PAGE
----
15 Years On – A Defense of Silverchair’s Diorama

I remember seeing an interview with Daniel Johns once, sometime around the mid-2000s, where he lamented an almost daily occurrence.

“People come up to me in the park”, Johns said, rolling his eyes. “And they say – ‘maaaan. Frogstomp! What happened?’ And I’m like, ‘Man, you just ruined my day.’”

It’s a sentiment I understood then, and understand even better now. Sure, Frogstomp is great, though listening to it again recently it struck me just how much it sounds like Pearl Jam and Nirvana lovingly mashed up and filtered through some very young, albeit very talented, music fans. The enormity of Silverchair’s artistic progression over the next three albums is something I think is not widely enough acknowledged. From the tighter and more muscular Freak Show to the hints of OTT bombast that characterised Neon Ballroom and finally to the spine-tingling technicolour of Diorama – it’s almost unprecedented.

What bands today progress with this kind of ambition, and succeed? I can confidently say that no-one listening to Frogstomp in 1995 would have predicted that in seven years this band would be recording with Van Dyke Parkes and a full orchestra in songs of incredibly vivid imagination and complexity. And all this while under the enormous pressure of starting out as a trio of 15-year-olds whisked from Newcastle High to national attention with frightening speed.

Sure, I’m biased. Diorama is one of those albums that’s more than a selection of recorded numbers to me. It’s more than an album. It’s a part of my life, and will always be a part of my life. The songs are all part of my DNA. When I listen, I can almost see and touch my memories from when it was released, when I was just beginning to fall in love with music, and I listened to it obsessively. The album is so intensely nostalgic for me that re-listening now is like a five-dimensional out of body experience.

The fact remains it’s a stellar achievement on every level: no just in songwriting, but in sheer vision, scope and imaginativeness. Johns wanted it to be an album where people could ‘come home, put on headphones and enter this magical world’. This is music to completely lose yourself in, a paradise of frisson in which Johns is always at the centre. His lyrics veer from the bizarre (‘You brighten my life/like a Polystyrene Hat’) to the poignant and eminently relatable (‘I don’t want to be lonely/I just want to be alone’). Given his past health struggles, the songs take on an air of world-beating exhilaration, tempered with Johns’ sardonic edge.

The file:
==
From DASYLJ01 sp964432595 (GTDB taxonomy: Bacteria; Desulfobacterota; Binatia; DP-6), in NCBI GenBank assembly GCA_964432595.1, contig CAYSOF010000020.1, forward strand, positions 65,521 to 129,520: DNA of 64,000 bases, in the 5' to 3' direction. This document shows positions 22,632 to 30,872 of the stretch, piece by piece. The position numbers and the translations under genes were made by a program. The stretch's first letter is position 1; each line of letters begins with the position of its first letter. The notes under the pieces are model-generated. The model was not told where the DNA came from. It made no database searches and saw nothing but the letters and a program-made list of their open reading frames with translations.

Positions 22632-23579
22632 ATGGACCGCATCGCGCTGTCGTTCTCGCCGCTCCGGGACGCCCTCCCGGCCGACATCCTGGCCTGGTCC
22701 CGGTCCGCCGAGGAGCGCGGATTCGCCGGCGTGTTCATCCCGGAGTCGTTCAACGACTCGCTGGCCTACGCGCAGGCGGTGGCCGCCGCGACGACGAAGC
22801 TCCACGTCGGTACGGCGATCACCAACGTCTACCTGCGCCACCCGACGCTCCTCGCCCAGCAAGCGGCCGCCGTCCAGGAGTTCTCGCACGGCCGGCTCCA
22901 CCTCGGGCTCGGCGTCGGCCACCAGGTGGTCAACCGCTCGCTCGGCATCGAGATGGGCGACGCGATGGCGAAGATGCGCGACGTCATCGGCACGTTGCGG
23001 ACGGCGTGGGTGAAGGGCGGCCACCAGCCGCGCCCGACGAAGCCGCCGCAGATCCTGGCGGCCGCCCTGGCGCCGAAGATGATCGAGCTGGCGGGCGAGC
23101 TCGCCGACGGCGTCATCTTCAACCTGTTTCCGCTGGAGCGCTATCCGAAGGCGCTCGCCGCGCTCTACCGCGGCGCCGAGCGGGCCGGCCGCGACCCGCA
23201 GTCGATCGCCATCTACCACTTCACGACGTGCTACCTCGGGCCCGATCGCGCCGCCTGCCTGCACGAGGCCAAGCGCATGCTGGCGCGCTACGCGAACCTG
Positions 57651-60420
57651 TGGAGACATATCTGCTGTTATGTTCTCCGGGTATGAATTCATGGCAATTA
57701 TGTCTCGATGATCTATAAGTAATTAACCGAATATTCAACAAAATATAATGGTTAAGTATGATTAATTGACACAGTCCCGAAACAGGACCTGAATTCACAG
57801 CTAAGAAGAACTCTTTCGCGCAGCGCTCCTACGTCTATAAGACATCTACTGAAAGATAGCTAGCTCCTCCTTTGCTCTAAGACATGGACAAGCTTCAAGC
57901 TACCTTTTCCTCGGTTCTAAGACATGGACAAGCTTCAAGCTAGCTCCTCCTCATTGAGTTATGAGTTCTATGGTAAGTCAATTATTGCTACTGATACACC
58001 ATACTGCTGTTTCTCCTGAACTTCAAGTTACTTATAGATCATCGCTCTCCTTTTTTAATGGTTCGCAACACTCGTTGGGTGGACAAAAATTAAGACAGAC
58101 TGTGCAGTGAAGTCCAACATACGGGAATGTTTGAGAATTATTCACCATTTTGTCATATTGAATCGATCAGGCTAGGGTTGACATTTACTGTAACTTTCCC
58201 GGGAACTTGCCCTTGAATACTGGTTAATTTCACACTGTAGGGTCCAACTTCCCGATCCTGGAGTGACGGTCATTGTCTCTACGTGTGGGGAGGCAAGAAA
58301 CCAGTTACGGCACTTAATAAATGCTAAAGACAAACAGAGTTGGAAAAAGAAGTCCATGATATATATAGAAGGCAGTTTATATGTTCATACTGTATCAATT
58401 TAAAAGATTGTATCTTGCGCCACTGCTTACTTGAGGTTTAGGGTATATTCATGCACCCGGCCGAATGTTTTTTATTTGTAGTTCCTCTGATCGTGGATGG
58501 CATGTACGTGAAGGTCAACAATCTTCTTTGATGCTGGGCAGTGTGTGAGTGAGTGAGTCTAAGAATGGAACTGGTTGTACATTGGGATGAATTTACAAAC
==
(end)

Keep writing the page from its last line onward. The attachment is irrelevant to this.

It’s melodic, powerful, heavy, colourful and hugely ambitious – watching Johns in the studio on the ‘Making Of’ documentary, he reminds me strongly of Brian Wilson – a prodigious creator of music, quietly watching his vision realise itself around him. ‘Tuna in the Brine’ stands out among many highlights, its off-kilter chord progression and witty wordplay a perfect match Van Dyke Parke’s quirky orchestral arrangement.

But for all this experimentation, the Chair still know how to rock out on Diorama. ‘The Greatest View’, ‘One Way Mule’ and ‘The Lever’ come equipped killer riffs and big hooks, while the middle eight of ‘Without You’ is one of those great rock moments where the song coalesces brilliantly into an outpouring of heart-pounding emotion. Elsewhere, ‘After All These Years’ shows off Johns’ ability as a vocalist, sweet-toned and deftly melodic.

The psych-pop of 2006’s Young Modern continued in a similar vein but felt more like a Daniel Johns solo album, with his friends showing up to help. On Diorama, the trio from Newcastle created one of the great Australian albums, all at once exuberant, youthful and wise beyond its years.

by Luke Iredale

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